Court of Appeals of Ohio, Seventh District, Monroe
Appeal from the Court of Common Pleas of Monroe County, Ohio
Case No. 2013-234
Plaintiffs-Appellees: Atty. Richard A. Yoss Atty. Ryan M.
Regel Yoss Law Office.
Defendants-Appellants: Atty. Scott D. Eicicelberger Atty.
William J. Taylor Atty. David J. Tarbert Atty. Ryan H. Linn
Kincaid, Taylor & Geyer.
Cheryl L. Waite Hon. Mary DeGenaro Hon. Carol Ann Robb Judge.
Appellants John R. Bucher, Jan Bucher Carmichael, Fred L.
May, Dale L. Binkley, Elizabeth Miller, Michael Vreeland,
Susan Leach Swisher, Henry Carter Castilow, Sharon Castilow,
and Brian Castilow collectively appeal a June 16, 2014
decision of the Monroe County Common Pleas Court to grant
summary judgment in favor of Appellees David and Sherrie
Stalder ("the Stalders"). Appellants' brief has
been filed on behalf of the Heirs of Godfrey Winkler
("Winkler Heirs"). John R. Bucher is a Winkler
Heir. The Winkler Heirs argue that the trial court
erroneously applied the 1989 Dormant Mineral Act
("DMA") in this oil and gas lease dispute. Even if
the 1989 DMA applied, the Winkler Heirs argue that the trial
court erroneously determined that unreleased oil and gas
leases are not "title transactions." Pursuant to
Corban v. Chesapeake Exploration, LLC, Slip Opinion
No. 2016-Ohio-5796, the 1989 DMA does not apply in this
matter and the judgment of the trial court is reversed.
Appellant's remaining arguments are moot. However, as the
trial court resolved this matter in summary judgment and
there are other issues still in dispute, the matter is
remanded for consideration of those issues.
and Procedural History
On February 21, 1946, Godfrey Winkler conveyed approximately
100 acres of land situated in Monroe County, Ohio to Anna S.
Winkler. The deed contained the following reservation:
"Excepting and reserving therefrom all oil and gas in
and underlying said premises." (2/21/46 Deed, p. 2.) On
September 13, 1950, Anna Winkler entered into an oil and gas
lease with H.S. Shaffer, Jr. The lease was recorded on
November 14, 1950. On February 24, 1956, the Winkler Heirs
conveyed the property by quitclaim deed to Glenn and Juanita
Stalder. The deed contained the following reservation:
But excepting and reserving, however, unto the grantors,
their heirs and assigns, all of the oil, gas, coal and all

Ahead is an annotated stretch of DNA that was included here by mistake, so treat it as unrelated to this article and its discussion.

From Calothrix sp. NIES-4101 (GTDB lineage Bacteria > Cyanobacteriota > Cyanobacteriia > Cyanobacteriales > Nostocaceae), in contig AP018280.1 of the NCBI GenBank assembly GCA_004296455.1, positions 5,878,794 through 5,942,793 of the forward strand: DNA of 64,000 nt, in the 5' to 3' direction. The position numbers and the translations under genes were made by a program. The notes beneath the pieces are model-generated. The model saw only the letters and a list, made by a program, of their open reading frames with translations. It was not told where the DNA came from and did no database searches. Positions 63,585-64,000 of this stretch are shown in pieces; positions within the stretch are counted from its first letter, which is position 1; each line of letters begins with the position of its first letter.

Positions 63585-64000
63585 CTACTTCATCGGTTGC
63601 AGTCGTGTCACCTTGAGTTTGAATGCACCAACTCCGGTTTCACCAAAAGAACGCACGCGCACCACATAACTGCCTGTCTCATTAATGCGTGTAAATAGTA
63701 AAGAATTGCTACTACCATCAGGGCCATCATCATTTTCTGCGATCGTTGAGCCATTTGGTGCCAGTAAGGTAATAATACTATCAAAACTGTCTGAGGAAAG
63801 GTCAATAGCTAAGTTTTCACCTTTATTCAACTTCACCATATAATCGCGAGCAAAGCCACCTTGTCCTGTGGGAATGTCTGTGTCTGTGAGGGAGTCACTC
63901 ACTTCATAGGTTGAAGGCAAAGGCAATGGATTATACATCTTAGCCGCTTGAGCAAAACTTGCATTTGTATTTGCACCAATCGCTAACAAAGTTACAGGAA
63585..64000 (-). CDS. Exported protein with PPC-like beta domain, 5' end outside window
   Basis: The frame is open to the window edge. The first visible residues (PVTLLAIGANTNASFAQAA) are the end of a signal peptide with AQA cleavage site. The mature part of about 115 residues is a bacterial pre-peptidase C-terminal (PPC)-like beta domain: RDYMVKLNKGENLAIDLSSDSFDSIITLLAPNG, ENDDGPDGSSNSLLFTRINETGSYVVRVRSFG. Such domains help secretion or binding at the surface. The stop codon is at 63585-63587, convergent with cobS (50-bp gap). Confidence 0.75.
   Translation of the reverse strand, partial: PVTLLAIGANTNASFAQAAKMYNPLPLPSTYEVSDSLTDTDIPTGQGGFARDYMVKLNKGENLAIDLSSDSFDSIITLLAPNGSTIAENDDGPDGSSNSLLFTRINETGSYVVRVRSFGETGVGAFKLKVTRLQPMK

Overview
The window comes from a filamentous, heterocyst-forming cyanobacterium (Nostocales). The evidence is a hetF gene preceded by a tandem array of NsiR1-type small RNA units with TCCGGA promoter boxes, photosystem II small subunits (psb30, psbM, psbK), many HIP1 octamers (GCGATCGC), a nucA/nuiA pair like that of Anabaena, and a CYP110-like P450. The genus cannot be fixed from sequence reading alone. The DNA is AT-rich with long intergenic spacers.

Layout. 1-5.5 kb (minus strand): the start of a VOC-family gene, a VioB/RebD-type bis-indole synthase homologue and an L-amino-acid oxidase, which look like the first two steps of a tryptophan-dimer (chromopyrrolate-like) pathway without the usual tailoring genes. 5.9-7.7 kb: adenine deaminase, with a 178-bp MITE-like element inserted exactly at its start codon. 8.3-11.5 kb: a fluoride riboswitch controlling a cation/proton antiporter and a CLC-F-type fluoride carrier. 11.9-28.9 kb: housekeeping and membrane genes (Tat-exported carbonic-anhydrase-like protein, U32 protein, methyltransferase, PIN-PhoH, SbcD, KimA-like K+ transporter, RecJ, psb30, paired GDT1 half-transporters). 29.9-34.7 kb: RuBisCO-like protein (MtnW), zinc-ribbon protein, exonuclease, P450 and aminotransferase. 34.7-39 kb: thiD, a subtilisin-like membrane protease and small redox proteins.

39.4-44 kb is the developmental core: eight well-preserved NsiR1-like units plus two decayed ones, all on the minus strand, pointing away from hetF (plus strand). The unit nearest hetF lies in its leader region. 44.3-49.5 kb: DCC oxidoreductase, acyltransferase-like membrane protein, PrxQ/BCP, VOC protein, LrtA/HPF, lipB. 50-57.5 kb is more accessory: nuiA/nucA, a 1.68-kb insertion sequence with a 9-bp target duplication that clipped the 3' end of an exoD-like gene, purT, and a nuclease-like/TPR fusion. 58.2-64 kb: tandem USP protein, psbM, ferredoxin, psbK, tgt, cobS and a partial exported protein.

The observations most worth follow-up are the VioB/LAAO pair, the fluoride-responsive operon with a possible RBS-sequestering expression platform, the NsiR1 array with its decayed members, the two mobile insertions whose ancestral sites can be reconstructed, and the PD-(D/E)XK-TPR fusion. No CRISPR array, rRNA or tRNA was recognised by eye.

other minerals of a similar or dissimilar nature on, within
and underlying the above three tracts of land, together with
all of the leasing and mining rights and privileges/belonging
Deed, p. 2.) On July 2, 2001, Glenn and Juanita Stalder
deeded the property to Appellees David and Sherrie Stalder.
The deed was recorded on July 6, 2001.
On May 15, 2013, the Stalders filed an affidavit pursuant to
R.C. 5301.252 stating that the Winkler Heirs had abandoned
their mineral interests in the property. The affidavit also
asserted that the dormant mineral rights had vested in the
Stalders because of the automatic and self-executing nature
of the 1989 DMA. In response, the Winkler Heirs filed a claim
to preserve their mineral interests pursuant to the 2006 DMA.
Subsequently, on May 28, 2013, the Stalders filed a quiet
title and declaratory judgment action. The complaint alleged
that the Winklers abandoned their mineral interests pursuant
to the 1989 DMA. The complaint did not address the 2006 DMA.
On April 30, 2014, the Stalders filed a motion for summary
judgment, arguing that the dormant mineral interests in the
property vested in them pursuant to the 1989 DMA, before the
2006 DMA took effect. In the alternative, they argued that
the Winkler Heirs' interests were extinguished pursuant
to the Marketable Title Act ("MTA"). The Winkler
Heirs did not file a competing motion for summary judgment.
On June 16, 2014, the trial court granted the Stalders'
motion. The court found that the Winkler Heirs abandoned
their rights under the 1989 DMA and did not address any other
issue. This timely appeal followed.
An appellate court conducts a de novo review of a
trial court's decision to grant summary judgment using
the same standards as the trial court, as set forth in Civ.R.
56(C). Grafton v. Ohio Edison Co., 77 Ohio St.3d
102, 105, 671 N.E.2d 241 (1996). Before summary judgment can
be granted, the trial court must determine that: (1) no
genuine issue as to any material fact remains to be
litigated, (2) the moving party is entitled to judgment as a
matter of law, (3) it appears from the evidence that
reasonable minds can come to but one conclusion, and viewing
the evidence most favorably in favor of the party against
whom the motion for summary judgment is made, the conclusion
is adverse to that party. Temple v. Wean United,
Inc.,50 Ohio St.2d 317, 327, 364 N.E.2d ...